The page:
Before I outline the many ways owning and driving a car provides rewards to counterbalance resentment, it is useful to consider whether they also cause certain resentments? After all, the advertising and other promotions of cars implies that “cars-equal-freedom”. But the reality might be closer to a form of dependence that is far from a state of freedom.
1) Car Costs – The new book, Stop Signs [Mugyenyi and Engler, 2011] points out that most owners work from January 1 to March 31 before their take-home pay has covered their annual car costs. Ivan Illich, in his well-known 1977 essay, Energy and Equity, calculates the high costs in a different way:
“The model American male devotes more than 1,600 hours a year to his car. He sits in it while it goes and while it stands idling. He parks it and searches for it. He earns the money to put down on it and to meet the monthly instalments. He works to pay for gasoline, tolls, insurance, taxes, and tickets. He spends four of his sixteen waking hours on the road or gathering resources for it. And this figure does not take into account the time consumed by other activities dictated by transport: time spent in hospitals, traffic courts, and garages; time spent watching automobile commercials or attending consumer education meetings to improve the quality of the next buy. The model American spends 1,600 hours to get 7,500 miles: less that five miles per hour.” [p 18, 1973, Perennial Library, Harper & Row]]
Obviously, riding a bike would be more efficient – and now slower. A more current assessment comes from UrbanCountry blogster, James Schwartz, who suggests that a driver toils for 2-3 hours a day at his job to pay for his car.
2) Scrutiny from above – driving is not only a lethal activity, but it takes place in public where children, old people and the disabled, not to mention the high and mighty walk or get chaperoned. It is not surprising that the state, insurance companies, and many research organizations want to watch you drive, or to have access to various driving data after the fact. Progressive Insurance, for instance, will reduce your rates if you allow them to install a ‘black box’ on your car to do this. (Reward programs work the same way). This reality is in sharp contrast to the ‘freedom’ driving is supposed to provide.
3) Car’s reliability & maintenance responsibilities and risks – Although car reliability has increased over the years, as it does in all mature markets, it has come at a price. The devices on cars that help the owner-driver avoid problems can, themselves, become problems, buzzing or flashing at problems that mechanics can never find. The resulting complexity can be costly, even if the repairs are included in the warranty, since each visit to a garage takes time, as these places are often far out in places where travel options are very limited. It is also costly – in the name of protecting one’s investment – to clean a car thoroughly, especially after a young child vomits over the car’s interior.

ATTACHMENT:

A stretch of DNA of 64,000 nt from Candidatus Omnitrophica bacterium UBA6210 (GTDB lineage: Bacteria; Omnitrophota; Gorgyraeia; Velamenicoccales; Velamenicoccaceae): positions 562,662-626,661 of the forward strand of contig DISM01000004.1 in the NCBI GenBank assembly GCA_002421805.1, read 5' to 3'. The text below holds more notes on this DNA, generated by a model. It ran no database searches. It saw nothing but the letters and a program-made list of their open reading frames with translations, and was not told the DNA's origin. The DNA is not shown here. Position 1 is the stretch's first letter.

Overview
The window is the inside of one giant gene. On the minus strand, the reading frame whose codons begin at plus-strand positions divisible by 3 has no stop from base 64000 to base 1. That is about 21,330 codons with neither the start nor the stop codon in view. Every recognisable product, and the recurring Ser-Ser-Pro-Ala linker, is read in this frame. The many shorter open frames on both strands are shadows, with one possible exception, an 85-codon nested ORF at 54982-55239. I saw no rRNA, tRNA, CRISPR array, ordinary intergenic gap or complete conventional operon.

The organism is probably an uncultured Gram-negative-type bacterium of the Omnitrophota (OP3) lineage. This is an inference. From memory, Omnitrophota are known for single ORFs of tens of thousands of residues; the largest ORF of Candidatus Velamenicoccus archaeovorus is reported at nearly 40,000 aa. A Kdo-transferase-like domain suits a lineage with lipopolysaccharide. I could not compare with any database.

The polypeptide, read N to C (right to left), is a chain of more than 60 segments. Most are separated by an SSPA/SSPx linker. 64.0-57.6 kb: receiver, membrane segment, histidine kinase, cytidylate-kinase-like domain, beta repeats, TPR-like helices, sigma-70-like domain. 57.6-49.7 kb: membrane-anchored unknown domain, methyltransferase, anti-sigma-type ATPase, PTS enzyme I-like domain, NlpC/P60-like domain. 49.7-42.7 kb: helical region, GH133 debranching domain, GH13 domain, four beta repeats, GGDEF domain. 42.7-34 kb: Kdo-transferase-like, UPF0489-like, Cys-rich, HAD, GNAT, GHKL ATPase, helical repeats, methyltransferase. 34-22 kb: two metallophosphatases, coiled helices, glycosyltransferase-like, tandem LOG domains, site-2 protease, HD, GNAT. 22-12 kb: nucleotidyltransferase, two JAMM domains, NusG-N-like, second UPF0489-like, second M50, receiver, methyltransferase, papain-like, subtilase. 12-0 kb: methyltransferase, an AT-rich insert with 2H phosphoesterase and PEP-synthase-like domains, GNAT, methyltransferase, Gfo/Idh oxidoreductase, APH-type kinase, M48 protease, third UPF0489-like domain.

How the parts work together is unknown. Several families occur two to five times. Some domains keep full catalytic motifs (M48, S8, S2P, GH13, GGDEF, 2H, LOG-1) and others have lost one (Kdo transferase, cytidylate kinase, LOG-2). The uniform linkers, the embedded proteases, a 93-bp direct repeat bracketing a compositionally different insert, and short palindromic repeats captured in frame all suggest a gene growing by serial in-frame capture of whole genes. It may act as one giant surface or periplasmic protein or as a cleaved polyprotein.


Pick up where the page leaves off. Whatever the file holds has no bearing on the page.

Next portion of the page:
4) Ability to reach destinations without delays or frustrations – No travel should come with a guarantee that one will arrive as soon as one expects to. But the traffic engineers and the car companies come close to guaranteeing that drivers will not get lost, not get slowed by congestion or stopped by others’ collisions or rattled by dopey drivers who aren’t looking where they are going. But the truth is that driving a car puts those in a private car in a more vulnerable position than any other mode. Walkers and cyclists have sidewalks to use to keep moving, and even those on a bus can get off and walk past the obstruction, and then switch to another vehicle that is unobstructed on the far side. When reality falls short of the engineers’ promises, drivers rush.
5) Worrying about Getting Injured or Worse – Even though pedestrians, cyclists, and those waiting on the side of the road for a ride are truly vulnerable, the driver is the one that is out there in the middle of a veritable jungle. His shell of metal induces him to go farther and faster. Unlike the “vulnerable,” the driver has to worry about his ability to do great harm to another person – or several – by just being distracted for a second. Frumkin, et al, (above) point to research of increased heart rates and adrenaline rushes experienced regularly by drivers [pp. 140-141]
6) Being Responsible for Maintaining a Complex Machine – Much resentment comes from the duties of ownership of an object of great complexity and regulatory control. Dealing with a “sick” car puts the owner at the mercy of the car dealers, the car company, regulator agencies, and insurers, all denying their own responsibilities by being deceitful and taking advantage of the owner’s unfamiliarity with car technology or the law.
All these problems can and often do cause frustration, but turn that into resentment because big interests – car dealers, car companies, municipal police and parking agents, regulatory provincial agencies, insurance companies, towing companies – hold all the cars. They also promise too much, knowing that the promise helps keep the price of the object high, affecting their budgets:
Table One: The Rewards of Owning and Driving a Car
[Reward Category — Example of Role Car plays in satisfying — (Driving or Ownership?)]